Ceding company behavior aimed at scrutinizing the security of prospective reinsurers is having a negative impact on an already soft market, one reinsurance expert warned here.

Elizabeth Mitchell, president of Platinum Underwriters Reinsurance in New York–who is also a fellow of the Casualty Actuarial Society–made the observation during the opening session at the recent CAS Seminar on Reinsurance here.

Ms. Mitchell and two other actuaries agreed that while reinsurers are exercising more pricing and underwriting discipline than their primary insurance company counterparts, an orderly reinsurance market that prevailed during the Jan. 1 renewal period is starting to unravel.

In addition, they said this soft market has many of the same characteristics as prior downcycles. A new twist, however, is increasing scrutiny of ceding companies, noted Ms. Mitchell, who was named 2007 Woman of the Year by the Association of Professional Insurance Women.

While there has always been scrutiny, she said–noting that in the past ceding company requirements were described as “flight-to-quality” considerations–”what ceding companies now are doing is [developing] their own little models to judge reinsurer’s security,” rather than just relying on rating agency capital standards.

The ceding companies are keeping track of their receivables by reinsurance company, “and if they get too large, they’re saying, ‘I know that you have acceptable security from a rating point of view, [but we] have too much risk with you.”

“This phenomenon applies even to the most highly rated companies like Swiss Re,” she said, noting that ceding companies will refuse to put any more reinsurance business with a company with which it has a high level of receivables, unless they have some collateralization.

“Most of us in the United States don’t want to post collateral. It’s expensive, and we spend all this time getting licenses in the United States” to avoid such requirements, she added.

Ms. Mitchell highlighted the impact of this trend on casualty reinsurers in particular, noting that casualty receivables go down extremely slowly. “So unless we start commuting [selling back] contracts, they’re not going to reduce,” she said.

“My clients are demanding that I hold more and more capital in absolute terms,” she added, noting that when Platinum started up in 2001, the company had $1 billion in capital and over $350 million in the United States. Today, the company has $2 billion overall, and over $500 million in the United States, but clients find that less acceptable.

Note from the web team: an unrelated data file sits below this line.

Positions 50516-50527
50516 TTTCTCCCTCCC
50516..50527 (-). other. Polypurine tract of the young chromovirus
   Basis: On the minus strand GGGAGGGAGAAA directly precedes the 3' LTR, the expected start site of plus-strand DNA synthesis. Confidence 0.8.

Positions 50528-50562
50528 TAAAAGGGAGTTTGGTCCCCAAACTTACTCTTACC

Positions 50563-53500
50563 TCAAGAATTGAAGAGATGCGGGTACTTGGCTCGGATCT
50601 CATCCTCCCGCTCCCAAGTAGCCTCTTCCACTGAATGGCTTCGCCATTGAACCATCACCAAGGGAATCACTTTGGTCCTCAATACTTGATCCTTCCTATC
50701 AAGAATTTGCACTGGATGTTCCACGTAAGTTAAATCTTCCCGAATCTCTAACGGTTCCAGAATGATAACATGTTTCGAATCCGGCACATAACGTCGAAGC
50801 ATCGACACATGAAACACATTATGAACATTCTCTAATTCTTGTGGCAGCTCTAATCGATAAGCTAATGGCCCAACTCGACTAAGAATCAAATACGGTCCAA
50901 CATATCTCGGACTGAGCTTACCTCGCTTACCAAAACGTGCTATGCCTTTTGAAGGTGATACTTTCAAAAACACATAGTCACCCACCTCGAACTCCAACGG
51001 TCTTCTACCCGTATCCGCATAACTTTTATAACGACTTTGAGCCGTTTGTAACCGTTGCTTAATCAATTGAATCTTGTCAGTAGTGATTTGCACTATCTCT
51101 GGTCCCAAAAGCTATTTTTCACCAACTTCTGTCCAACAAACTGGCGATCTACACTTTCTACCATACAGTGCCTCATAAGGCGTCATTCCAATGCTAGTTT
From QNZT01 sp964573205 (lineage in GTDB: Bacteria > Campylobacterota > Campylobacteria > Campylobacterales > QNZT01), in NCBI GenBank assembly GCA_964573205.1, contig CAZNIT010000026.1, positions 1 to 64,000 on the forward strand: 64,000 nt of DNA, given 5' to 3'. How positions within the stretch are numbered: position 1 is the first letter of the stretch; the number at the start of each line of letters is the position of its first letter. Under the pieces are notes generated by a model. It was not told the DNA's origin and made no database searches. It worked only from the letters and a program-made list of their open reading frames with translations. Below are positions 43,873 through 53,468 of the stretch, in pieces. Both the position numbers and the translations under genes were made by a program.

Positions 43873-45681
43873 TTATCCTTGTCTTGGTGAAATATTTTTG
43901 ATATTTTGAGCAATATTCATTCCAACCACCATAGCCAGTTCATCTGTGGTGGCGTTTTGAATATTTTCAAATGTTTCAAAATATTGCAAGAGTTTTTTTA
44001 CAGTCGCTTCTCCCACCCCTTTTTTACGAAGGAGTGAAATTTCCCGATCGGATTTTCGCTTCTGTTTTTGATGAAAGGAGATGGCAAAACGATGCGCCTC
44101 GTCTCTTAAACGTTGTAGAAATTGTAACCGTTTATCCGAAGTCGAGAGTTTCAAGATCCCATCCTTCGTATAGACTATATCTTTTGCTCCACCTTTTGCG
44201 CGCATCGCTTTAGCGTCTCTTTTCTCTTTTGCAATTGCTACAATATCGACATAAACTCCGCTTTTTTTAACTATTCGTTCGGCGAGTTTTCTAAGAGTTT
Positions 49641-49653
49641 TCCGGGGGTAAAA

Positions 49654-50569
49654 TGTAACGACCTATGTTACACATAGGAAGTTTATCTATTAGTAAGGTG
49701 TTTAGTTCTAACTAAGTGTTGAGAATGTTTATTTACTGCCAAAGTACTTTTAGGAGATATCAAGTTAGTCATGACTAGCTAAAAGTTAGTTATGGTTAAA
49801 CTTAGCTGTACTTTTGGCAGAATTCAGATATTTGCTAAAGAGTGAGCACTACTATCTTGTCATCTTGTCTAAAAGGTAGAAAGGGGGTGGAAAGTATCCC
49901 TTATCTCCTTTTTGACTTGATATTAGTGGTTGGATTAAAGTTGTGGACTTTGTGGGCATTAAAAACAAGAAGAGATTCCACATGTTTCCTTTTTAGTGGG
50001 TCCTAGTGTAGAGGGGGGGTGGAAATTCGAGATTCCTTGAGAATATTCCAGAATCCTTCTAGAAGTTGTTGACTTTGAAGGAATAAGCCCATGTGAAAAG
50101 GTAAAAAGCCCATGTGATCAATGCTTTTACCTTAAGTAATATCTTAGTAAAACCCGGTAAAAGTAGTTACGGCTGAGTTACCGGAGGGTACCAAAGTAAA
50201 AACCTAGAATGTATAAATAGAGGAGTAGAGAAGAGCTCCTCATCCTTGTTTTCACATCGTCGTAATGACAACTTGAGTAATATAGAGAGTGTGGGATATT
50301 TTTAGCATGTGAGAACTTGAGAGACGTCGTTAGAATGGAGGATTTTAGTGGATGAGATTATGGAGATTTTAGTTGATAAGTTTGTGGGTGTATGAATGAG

“We as an industry–the reinsurance industry–are not growing our capital. We’re giving it back,” she said, referring to the fact that concerns about returns on equity are prompting stock buybacks and dividend payments.

Ms. Mitchell suggested that by reducing an already small pool of casualty reinsurers they’ll consider, and requiring more capital from each reinsurer, cedents may be fueling competitive behavior.

She noted that one of her companies’ cedents recently “upped the number they want you to have in the United States, regardless of rating, from $750 million to $1 billion,” she said.

“The problem with that is I don’t have enough uses for that capital. If I have it, someone’s going to force me to make a return on it,” she added, recalling her conversation with the cedent representative.

“So you’re basically encouraging me to go out and write cheap reinsurance for your competitors, which seems to me to weaken my financial condition rather than provide the security you’re demanding,” she continued.

“There’s this presumption that bigger is better. That is not always the case,” she concluded.

“The way people are looking at the amount of capital you need is fundamentally changing–and it’s getting a lot more scrutiny from a lot of different sources,” she said. “Wall Street has always looked at it, and the rating agencies. And now our ceding companies as well as our own economic capital models” are coming up with different answers as to “what’s truly excess [capital] and what isn’t, [and that] is putting some pressure on how we manage our companies.”